Dr. Val: Now that you’ve had a staph infection, what precautions do you take to prevent re-infection?

Grant: All those little things my mom used to tell me to do still ring true. I make sure to wash my hands frequently and cover any of my cuts -I keep a whole stash of bandages in my locker. I also keep my towels to myself and disinfect with a bleach solution, that’s really easy to make. It only takes a few minutes out of my day to take these steps, but I know first-hand that it can make a world of difference. You know, I often find myself telling my daughters the same things because as a father, it is important that I keep my family safe and healthy.

Dr. Val: What should athletes know about MRSA and what advice do you have for them?

Grant: Athletes of all ages should be encouraged to hit the court or the field and have a good time while remembering the easy prevention steps. Because I have spent so much time not playing, due to injury, I am having so much fun just playing. Everyone should remember that theycan help prevent the spread of MRSA easily, so no one has to waste time on the sidelines.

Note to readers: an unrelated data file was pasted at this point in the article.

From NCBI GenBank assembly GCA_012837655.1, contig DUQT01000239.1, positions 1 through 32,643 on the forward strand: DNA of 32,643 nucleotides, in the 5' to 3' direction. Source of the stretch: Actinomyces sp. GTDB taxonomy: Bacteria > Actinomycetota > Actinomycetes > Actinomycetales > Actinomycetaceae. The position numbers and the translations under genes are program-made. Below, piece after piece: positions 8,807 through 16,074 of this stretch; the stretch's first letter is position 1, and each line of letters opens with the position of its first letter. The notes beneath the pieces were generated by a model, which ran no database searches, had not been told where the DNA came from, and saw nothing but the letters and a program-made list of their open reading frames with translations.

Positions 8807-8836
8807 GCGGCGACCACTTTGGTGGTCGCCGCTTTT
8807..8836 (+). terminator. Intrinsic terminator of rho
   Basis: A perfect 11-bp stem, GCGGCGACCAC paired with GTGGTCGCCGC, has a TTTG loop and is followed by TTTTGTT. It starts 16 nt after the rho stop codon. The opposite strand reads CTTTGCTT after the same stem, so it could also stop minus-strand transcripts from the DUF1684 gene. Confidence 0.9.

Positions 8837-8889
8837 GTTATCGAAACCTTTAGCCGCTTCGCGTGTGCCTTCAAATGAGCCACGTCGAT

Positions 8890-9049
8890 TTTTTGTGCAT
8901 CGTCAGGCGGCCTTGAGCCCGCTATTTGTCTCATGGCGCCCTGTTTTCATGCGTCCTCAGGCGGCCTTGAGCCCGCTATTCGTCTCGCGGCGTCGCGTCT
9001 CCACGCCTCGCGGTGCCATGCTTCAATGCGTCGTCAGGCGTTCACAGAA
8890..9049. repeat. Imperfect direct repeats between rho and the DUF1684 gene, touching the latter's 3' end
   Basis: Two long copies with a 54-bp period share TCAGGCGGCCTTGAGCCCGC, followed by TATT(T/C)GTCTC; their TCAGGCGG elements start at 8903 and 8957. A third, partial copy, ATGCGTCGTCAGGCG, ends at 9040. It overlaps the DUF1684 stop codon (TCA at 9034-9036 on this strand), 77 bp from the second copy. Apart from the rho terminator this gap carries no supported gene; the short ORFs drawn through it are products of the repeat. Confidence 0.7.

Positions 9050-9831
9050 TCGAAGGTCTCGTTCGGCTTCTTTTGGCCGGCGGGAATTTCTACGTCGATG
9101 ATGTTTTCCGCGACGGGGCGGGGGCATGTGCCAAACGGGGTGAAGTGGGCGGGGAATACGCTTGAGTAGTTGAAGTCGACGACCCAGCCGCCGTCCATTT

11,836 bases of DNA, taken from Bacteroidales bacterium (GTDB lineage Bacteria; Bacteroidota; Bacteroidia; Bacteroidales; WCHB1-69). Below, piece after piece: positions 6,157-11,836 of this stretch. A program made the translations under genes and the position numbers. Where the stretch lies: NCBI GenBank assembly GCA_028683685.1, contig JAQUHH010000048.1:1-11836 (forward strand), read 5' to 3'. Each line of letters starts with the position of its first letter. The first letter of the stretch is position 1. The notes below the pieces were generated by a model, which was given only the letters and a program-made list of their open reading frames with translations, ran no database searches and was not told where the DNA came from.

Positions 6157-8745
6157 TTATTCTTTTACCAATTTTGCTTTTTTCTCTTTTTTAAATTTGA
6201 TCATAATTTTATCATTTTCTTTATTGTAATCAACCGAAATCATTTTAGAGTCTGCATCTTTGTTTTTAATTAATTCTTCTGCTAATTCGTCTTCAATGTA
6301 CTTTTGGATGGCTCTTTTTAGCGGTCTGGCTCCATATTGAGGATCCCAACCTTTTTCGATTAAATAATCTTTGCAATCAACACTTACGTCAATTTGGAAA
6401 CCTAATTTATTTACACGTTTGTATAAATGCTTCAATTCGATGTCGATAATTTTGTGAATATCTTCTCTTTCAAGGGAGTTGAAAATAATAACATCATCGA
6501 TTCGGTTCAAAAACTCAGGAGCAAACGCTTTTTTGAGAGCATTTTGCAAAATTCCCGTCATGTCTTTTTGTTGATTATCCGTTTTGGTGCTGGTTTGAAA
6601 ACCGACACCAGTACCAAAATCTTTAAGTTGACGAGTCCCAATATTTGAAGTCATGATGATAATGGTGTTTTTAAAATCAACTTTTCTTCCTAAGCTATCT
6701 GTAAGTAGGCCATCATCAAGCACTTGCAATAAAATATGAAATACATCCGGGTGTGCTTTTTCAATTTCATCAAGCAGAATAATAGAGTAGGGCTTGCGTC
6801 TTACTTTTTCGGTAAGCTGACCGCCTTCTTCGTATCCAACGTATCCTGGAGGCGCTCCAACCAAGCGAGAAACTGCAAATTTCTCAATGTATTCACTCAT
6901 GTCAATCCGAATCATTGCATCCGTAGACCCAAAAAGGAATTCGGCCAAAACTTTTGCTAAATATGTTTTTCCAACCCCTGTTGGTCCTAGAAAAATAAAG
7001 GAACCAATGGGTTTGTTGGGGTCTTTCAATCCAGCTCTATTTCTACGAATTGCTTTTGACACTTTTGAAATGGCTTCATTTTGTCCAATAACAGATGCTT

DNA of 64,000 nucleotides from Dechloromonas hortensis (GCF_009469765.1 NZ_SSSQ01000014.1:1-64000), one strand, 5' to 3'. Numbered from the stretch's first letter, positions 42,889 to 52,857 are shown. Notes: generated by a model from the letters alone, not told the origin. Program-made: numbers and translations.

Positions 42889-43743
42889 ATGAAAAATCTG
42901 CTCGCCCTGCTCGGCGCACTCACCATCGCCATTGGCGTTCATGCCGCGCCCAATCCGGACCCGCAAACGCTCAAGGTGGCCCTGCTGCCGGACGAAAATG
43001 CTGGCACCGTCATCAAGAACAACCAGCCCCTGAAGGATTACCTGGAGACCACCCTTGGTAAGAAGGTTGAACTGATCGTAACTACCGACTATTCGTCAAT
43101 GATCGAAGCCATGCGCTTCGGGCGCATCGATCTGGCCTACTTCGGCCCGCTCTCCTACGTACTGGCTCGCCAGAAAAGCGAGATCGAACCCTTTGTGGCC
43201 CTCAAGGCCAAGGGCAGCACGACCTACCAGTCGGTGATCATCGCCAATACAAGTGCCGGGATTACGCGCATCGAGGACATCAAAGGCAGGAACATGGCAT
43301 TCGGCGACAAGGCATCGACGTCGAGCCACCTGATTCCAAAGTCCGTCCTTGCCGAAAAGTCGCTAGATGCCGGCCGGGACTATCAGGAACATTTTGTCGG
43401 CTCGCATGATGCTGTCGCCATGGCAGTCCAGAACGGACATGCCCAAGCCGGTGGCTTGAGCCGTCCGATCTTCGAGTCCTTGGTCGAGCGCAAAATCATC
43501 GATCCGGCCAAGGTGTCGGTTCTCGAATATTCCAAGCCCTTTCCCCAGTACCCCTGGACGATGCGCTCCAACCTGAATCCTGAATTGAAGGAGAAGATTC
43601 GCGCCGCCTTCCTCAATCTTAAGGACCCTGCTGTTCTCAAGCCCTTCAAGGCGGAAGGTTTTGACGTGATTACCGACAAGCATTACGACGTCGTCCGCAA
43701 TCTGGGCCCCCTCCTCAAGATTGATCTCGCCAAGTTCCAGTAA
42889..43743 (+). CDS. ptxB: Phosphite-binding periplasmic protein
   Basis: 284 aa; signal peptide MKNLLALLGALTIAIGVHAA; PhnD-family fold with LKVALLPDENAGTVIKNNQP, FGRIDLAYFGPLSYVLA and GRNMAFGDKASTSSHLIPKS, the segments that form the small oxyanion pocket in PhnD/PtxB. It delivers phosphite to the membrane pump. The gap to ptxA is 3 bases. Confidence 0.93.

Dr. Val: What’s the most important thing that you’d like to tell Americans about MRSA?

Grant: Wow, how much time do you have? I really want people to realize that MRSA is a serious infection. As I’ve mentioned, before I got it and I hadn’t even hear about it. My ordeal really opened my eyes to this and that it can affect anyone! The scary truth is that more deaths each year are caused by MRSA than AIDS. But, there are easy things people can do to help reduce the spread of MRSA. This includes: washing your hands frequently, not sharing your personal items like towels and disinfecting with a bleach solution. There is more information and tips about how to prevent getting MRSA, including a playbook of prevention, at

*This post was originally published at my other blog site – URL pending*

This post originally appeared on Dr. Val’s blog at